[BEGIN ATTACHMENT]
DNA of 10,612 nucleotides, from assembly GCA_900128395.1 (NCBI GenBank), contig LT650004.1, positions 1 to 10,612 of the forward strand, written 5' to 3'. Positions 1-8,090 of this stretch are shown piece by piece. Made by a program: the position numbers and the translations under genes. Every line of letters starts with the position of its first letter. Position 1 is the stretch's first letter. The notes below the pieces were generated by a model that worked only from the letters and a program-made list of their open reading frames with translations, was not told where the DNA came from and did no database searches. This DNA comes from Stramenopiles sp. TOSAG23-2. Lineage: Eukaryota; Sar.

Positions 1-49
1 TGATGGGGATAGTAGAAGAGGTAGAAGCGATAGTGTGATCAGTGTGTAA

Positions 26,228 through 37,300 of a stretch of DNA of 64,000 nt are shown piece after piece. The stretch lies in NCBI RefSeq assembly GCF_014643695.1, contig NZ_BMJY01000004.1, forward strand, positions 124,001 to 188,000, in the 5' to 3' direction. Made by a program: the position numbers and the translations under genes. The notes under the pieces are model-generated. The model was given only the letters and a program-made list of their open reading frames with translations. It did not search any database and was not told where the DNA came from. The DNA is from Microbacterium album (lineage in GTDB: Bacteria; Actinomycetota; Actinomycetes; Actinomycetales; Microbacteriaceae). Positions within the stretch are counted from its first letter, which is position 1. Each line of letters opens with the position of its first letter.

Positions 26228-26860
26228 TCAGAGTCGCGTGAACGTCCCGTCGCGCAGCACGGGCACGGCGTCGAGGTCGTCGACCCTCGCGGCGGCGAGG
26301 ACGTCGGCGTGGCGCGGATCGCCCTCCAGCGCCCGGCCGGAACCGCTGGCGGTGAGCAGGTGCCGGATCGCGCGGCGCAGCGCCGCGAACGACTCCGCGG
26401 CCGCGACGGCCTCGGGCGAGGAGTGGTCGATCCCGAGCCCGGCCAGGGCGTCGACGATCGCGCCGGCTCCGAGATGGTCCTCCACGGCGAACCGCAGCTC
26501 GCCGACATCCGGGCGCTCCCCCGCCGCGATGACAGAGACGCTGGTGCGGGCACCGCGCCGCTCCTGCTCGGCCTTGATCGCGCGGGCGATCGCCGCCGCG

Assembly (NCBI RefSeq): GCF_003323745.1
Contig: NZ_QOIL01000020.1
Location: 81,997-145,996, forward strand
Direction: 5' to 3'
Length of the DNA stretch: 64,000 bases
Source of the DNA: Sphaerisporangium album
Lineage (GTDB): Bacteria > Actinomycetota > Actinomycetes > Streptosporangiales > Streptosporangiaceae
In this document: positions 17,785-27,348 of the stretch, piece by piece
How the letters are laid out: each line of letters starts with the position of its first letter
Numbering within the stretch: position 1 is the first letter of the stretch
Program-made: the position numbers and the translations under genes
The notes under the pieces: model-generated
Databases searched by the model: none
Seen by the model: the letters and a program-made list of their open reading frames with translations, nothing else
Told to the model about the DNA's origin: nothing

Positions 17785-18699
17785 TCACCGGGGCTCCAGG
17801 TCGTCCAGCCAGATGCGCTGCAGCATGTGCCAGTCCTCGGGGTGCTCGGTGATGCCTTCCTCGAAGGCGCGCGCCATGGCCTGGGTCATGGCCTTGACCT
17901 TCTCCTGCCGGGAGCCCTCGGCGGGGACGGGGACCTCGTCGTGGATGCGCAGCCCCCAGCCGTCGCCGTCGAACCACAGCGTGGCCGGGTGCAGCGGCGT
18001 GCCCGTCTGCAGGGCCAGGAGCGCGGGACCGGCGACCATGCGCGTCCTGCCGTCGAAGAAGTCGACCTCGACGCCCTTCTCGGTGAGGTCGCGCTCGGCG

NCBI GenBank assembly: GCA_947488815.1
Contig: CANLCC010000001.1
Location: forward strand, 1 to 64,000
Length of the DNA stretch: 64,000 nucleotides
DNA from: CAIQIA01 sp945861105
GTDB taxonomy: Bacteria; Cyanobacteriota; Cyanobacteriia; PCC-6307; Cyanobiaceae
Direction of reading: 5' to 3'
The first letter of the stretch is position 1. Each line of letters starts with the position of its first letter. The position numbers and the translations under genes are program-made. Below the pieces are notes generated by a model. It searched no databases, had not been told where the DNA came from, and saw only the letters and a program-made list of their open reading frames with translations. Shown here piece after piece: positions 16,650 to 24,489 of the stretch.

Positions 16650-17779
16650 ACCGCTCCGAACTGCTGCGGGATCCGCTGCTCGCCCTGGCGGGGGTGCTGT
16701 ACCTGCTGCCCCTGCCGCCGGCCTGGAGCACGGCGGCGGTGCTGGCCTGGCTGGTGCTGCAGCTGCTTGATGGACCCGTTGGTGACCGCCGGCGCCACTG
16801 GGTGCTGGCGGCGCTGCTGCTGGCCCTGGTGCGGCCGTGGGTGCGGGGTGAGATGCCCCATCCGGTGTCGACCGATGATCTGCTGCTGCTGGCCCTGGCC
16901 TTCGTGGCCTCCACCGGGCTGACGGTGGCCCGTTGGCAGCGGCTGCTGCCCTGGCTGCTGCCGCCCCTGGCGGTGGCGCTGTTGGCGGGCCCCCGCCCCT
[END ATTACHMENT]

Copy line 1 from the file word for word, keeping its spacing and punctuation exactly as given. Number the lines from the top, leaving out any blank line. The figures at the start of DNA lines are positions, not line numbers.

DNA of 10,612 nucleotides, from assembly GCA_900128395.1 (NCBI GenBank), contig LT650004.1, positions 1 to 10,612 of the forward strand, written 5' to 3'. Positions 1-8,090 of this stretch are shown piece by piece. Made by a program: the position numbers and the translations under genes. Every line of letters starts with the position of its first letter. Position 1 is the stretch's first letter. The notes below the pieces were generated by a model that worked only from the letters and a program-made list of their open reading frames with translations, was not told where the DNA came from and did no database searches. This DNA comes from Stramenopiles sp. TOSAG23-2. Lineage: Eukaryota; Sar.